Working From Nature en Plein Air

plein air painting Sedona

As I was preparing for a recent plein air painting trip, this guest post submission caught my eye. Painter, Martin Banks reflects on his experiences of working from nature, and the challenges of painting en plein air.

Working From Nature en Plein Air

Working from nature is important for the artist in a number of ways. It beats working from photos hands down, although I have to say there is a role for the photograph too.

What’s the point of working from nature, dragging all your equipment out with you just to sit out in the heat or cold, and expose your art to criticism to any passer-by? There always seems to be someone walking a dog, or someone who stops to talk or interrupts your painting by making you feel self-conscious.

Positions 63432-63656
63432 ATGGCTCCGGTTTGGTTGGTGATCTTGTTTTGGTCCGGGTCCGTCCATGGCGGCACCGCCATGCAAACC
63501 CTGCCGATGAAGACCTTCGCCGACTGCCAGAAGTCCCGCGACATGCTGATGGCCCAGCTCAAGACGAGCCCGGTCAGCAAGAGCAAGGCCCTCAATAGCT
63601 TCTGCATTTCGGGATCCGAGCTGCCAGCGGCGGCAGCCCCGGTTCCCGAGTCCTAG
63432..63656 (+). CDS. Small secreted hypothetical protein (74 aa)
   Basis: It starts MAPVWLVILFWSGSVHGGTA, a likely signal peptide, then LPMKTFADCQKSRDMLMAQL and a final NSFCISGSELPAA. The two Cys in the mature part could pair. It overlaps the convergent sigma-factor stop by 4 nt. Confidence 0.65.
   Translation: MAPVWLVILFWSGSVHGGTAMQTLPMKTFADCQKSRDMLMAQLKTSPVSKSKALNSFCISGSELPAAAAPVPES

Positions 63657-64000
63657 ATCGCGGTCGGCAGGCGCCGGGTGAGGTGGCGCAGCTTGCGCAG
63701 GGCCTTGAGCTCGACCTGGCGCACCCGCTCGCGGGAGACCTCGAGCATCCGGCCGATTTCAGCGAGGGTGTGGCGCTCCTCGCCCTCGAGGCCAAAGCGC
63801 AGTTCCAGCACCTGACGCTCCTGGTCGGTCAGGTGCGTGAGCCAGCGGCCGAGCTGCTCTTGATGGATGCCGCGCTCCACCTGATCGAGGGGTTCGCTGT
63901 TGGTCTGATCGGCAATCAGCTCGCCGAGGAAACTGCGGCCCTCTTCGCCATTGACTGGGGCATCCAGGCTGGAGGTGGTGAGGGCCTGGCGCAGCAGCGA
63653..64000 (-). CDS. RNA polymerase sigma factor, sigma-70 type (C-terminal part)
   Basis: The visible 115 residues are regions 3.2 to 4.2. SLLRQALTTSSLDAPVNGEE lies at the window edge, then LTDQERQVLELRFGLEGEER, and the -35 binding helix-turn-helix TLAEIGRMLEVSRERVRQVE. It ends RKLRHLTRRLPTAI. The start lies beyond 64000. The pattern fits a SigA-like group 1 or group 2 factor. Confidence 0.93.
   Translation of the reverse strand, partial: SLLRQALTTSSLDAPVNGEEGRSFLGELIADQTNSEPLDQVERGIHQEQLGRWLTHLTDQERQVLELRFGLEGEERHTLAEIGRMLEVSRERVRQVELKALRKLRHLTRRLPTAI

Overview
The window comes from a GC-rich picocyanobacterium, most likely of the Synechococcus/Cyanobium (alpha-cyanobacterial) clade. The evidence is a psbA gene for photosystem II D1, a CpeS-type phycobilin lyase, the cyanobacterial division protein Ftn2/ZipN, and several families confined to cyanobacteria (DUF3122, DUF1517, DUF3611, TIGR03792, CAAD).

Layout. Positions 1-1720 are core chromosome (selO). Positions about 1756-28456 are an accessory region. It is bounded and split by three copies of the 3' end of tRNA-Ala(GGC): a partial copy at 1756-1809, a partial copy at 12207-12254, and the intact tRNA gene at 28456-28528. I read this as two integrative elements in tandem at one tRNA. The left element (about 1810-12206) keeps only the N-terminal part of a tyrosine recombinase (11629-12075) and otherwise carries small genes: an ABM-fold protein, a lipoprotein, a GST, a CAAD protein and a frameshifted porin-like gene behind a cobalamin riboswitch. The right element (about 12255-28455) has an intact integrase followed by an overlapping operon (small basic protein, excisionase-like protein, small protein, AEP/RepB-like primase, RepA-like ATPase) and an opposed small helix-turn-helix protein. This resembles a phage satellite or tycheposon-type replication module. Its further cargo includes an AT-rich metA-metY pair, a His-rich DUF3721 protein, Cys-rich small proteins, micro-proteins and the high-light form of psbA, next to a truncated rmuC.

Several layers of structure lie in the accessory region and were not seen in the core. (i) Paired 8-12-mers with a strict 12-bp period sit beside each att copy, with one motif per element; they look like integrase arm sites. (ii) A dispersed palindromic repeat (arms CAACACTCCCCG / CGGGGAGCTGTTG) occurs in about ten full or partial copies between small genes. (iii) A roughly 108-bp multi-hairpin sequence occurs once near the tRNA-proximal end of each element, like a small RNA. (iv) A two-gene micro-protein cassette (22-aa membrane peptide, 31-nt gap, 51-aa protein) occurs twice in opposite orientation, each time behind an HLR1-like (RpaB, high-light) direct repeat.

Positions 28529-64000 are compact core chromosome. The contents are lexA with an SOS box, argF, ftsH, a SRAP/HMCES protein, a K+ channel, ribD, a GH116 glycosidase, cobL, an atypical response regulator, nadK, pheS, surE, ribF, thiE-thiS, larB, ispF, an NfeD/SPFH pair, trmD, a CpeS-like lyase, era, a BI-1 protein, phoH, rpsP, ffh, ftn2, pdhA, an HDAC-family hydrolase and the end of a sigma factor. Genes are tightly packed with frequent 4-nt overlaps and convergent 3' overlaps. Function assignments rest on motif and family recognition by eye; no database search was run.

plein air painting Caribbean

Well, I didn’t say it was easy. Let’s start by accentuating the positives, and then we’ll look at the apparent negatives.

First of all, when you go out in the big wide world of Mother Nature, you have the full “experience” of this encounter with the environment. The sounds, smells and movement of the world around you do actually filter through into the work. When talking about his work, the Scottish landscape painter, Duncan Shanks talks of how he tries to capture the movement of clouds and rain and the changing light as it happens.

This gives his work a dynamism, which is convincing and true. He paints the same area of land over and over again and but the paintings are never repetitive. On the contrary, they are alive and there is always something new to discover in them. Duncan makes hundreds of quick sketches that he later fuses into one painting.

You also have to rely and improve on your own skills. Finding the right spot to paint from all the information overload isn’t easy, but is does get easier as you begin to find what subjects and motifs suit you.